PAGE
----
"I look to museums to help me teach my child. I need all the help I can get!"
- This and all quotes from parents responding to 2018 Annual Survey of Museum-Goers
Parents and caregivers are stressed. They are trying to pack a lot of things into a busy schedule (and affordably). Sometimes, even if they want to visit a museum, it just seems so hard. So hard to pack up the gear, deal with timing and a toilet-training toddler, corral children into the car, motivate a tween to come along, and then get out the door to stand in line and, hopefully, have a great day.
So we need to make it easy. And when I say that, I don't just mean easy to visit logistically (though we need to do that too), I mean making parents lives easier. Be a deliberate, explicit solution in their lives.
Being easy means fulfilling needs. Parents today are barraged in their life with advice about how to make their kids smarter, better thinkers, more compassionate, better athletes, and so on and so forth. Ad nauseum. It is relentless. And it isn't always clear how to best accomplish any of it.
Which brings us to museums as solution.
In the 2018 Annual Survey of Museum-Goers, I asked museum-going parents to consider what a community or world without museums would be like, and how it would affect their parenting. Most were horrified at the thought, and shared how a lack of museums would make their job as a parent so much harder. For example:
Parents don't always feel they have the ability to nurture creativity in their children:
Parents realize they don't have the expertise to explore every subject with their children:
Parents don't have the time and resources to create interactive experiences for their children:
And parents would struggle to make the complexity of the world tangible (at least, not without the help of museums):
I could go on (after all, I have thousands of these quotes). But for all of these parental challenges museums are a primary answer. And without museums around to provide these things, parents would feel even more pressure, stress, and anxiety.
Now, most museum-going parents don't articulate this role of museums in their lives, that museums make their job easier. Indeed, as I recently shared, most parents find museums only slightly more pleasure than pain to visit. Why? Because parents are in the weeds of everyday parenting, and are seeing the everyday challenges of getting kids out the door to a museum. Consciously thinking about, and articulating, the overall impact of museums is not something most parents take time to do. Yet when presented with a world without museums, that impact became instantly clear to them.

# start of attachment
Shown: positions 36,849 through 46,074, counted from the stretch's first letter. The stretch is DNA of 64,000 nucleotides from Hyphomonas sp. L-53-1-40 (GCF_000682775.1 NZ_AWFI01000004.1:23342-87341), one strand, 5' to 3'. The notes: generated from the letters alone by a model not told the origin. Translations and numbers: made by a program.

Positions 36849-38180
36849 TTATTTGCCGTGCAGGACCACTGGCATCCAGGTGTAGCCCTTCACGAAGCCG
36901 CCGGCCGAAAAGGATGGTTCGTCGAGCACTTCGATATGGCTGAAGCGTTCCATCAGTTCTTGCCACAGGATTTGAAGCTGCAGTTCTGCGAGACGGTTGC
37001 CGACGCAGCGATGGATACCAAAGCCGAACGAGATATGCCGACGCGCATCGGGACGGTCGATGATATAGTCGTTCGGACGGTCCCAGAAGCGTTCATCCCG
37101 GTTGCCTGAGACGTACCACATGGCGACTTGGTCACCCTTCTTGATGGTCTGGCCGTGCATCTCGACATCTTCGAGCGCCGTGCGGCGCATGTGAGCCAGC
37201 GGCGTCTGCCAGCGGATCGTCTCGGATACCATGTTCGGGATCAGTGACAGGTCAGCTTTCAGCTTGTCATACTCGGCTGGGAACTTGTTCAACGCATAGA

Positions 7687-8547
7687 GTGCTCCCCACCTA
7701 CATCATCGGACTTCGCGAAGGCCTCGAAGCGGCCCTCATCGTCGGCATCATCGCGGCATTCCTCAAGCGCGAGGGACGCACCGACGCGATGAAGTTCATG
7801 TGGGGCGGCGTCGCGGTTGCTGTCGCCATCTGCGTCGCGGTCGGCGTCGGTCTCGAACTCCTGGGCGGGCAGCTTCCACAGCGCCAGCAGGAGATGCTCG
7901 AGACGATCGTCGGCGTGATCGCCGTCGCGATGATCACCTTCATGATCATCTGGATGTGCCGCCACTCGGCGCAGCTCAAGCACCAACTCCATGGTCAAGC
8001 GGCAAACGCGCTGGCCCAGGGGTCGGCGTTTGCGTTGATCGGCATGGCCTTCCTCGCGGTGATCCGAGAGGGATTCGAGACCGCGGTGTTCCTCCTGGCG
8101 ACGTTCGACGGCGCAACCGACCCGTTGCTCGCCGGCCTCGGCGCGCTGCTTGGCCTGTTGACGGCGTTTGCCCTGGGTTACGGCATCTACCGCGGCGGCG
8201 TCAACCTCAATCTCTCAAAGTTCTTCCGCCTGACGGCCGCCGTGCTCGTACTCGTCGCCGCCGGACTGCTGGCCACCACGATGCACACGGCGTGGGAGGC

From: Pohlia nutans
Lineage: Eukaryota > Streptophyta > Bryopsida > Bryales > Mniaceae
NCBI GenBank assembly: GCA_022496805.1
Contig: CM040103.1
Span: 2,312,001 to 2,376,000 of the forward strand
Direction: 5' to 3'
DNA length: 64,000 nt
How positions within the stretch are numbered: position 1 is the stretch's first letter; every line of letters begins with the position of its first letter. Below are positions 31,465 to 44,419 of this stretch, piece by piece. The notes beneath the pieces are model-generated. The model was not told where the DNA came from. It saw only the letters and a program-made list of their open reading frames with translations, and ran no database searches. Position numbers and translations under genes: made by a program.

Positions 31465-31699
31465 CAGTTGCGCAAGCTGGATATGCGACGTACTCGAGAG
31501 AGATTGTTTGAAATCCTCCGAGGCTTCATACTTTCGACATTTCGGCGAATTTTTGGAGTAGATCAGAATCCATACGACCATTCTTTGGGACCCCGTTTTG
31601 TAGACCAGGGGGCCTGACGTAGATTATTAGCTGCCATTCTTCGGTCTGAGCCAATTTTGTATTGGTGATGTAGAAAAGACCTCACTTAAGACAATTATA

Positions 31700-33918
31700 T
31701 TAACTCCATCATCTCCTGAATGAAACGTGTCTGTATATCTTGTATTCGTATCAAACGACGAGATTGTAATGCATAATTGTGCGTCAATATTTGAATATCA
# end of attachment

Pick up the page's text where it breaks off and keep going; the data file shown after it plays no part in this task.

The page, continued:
So, museums are already a solution … a unique, easy-to-access, solution for parents. Museum-going parents can articulate that. But we need to do a much better job of articulating it for parents, and presenting museums as a feel-good, affordable, easy solution to encourage broader museum attendance from all families, whether museum-going, casual visiting, or non-visiting. Because when we articulate and deliver on these needs our impact is clearer, our case for support is stronger, and our ability to transform lives expanded.
By the way … if you would like a daily dose of a randomly selected #imaginenomuseums quote from museum-goers, follow my Twitter feed @susiewilkening or my Facebook page @wilkeningconsulting.
Make the 2019 Annual Survey of Museum-Goers possible!
Do you value this research? Does it help you in your work at your museum? Do you want it to continue to help you and our field?
If so, consider how useful it would be to know how your museum's stakeholders feel about your museum, lifelong learning in museums, and more. By enrolling your museum in the 2019 Annual Survey of Museum Goers, you can easily benchmark the visitation rates, motivations, attitudes and preferences, and demographics of your stakeholders. Additionally, you can compare your results to your peers, begin to track them over time, and gain far more contextual information through your custom results and report. The fee for 2019 is only $1,000 per museum.
I respectfully acknowledge that I live and work on the traditional lands of the Duwamish people. I thank them for the care of this land, and I endeavor to help museums bring forward a more complete and inclusive history and culture in their work.